An ornamental grass garden is a garden relying on leaf texture, color and height. Plumes, or inflorescences, take the place of traditional flowers. A garden consisting only of grasses will often tread a fine line between a tousled, unkempt look and one of cohesive design. For this reason, many garden designers use companion plants such as daisies, lilies and meadow sages.
The term ornamental grass includes true grasses such as fountain grass, the sedges, reeds and others, according to C.R. Wilson writing for the Colorado State University Extension. There is a lot of variety in this list, from tall maiden grasses (Miscanthus) to the short blue fescue, from the mounding carex, a sedge, to the yellow Japanese forest grass (Hakonechloa). Reeds are not as common in gardens, perhaps because of their high moisture demands.
When planning your garden, consider the climate, the site, the ornamental grasses you prefer and whether you want to use companion plants. The USDA Plant Hardiness Zone Map divides the United States and Canada into temperature zones to aid gardeners in choosing grasses for their area. Many gardeners prefer perennials, but some use annuals such as the annual fountain grasses. Choose a site with a lot of sun. The last two considerations are up to you and can be fun to explore in books, magazines and online.
Mary Lewnes Albrecht of the University of Tennessee discusses the various uses of ornamental grass. For screening, she recommends the tall maiden grass (Miscanthus) and ravenna grass (Erianthus), Carex and blue fescue work well as ground covers. The red blood grass (Imperata) and the yellow sedges (Carex) intersperse color. Albrecht also mentions erosion control with a warning that some grasses for that purpose, such as blue lyme grass (Elymus) can be invasive.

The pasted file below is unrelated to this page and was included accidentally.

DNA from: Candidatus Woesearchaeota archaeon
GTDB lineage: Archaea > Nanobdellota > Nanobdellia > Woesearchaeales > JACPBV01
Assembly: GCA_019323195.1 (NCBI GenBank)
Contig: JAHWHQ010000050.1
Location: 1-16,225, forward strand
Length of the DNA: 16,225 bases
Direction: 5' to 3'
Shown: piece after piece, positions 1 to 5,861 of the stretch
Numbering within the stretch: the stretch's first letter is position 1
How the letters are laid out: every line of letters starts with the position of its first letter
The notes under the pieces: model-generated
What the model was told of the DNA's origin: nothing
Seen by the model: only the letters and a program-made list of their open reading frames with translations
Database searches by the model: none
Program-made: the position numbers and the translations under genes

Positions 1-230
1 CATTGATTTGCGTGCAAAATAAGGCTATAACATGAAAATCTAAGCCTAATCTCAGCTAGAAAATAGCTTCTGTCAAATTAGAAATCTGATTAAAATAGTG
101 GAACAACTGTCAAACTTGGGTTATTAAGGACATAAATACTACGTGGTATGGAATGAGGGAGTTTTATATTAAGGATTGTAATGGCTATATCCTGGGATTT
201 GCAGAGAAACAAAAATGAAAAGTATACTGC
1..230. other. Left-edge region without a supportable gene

Ornamental grasses have a growth habit specific to each variety. Albrecht of the University of Tennessee uses terms that refer to the shapes grasses take in the garden. Maiden grass is upright-arching. Feather reed grass (Calamagrostis) is upright and narrow. Other grasses may be upright and open, mounding, tufted. These terms are descriptive and are helpful when planning your garden. Another aspect is how quickly a grass breaks dormancy in the spring and when it blooms.
Landscape architects James van Sweden and Wolfgang Oehme have designed with ornamental grasses for more than 30 years, planting them in masses to produce a unique effect, a "sea" of grasses, as described by Albrecht. Joan McDonald, writing for Brooklyn Botanic Garden, offers a simple design with grasses interspersed with flowering perennials. John Greenlee, a designer in California, offers the "meadow style" of using grasses and flowers in the way nature might.
McDonald gives simple advice for growing ornamental grasses: Most need plenty of sun and prefer a good soil. Cut back in the spring.
Wilson says with regard to the use of native grasses such as switchgrass (Panicum) that it is necessity to plant natives in a site that replicates their original habitat. Some grasses, non-native and native, are cool season and do better before the heat sets in. Others are warm season varieties that take longer to break dormancy and to bloom. Be diligent with water the first year after planting. Fertilize lightly in spring.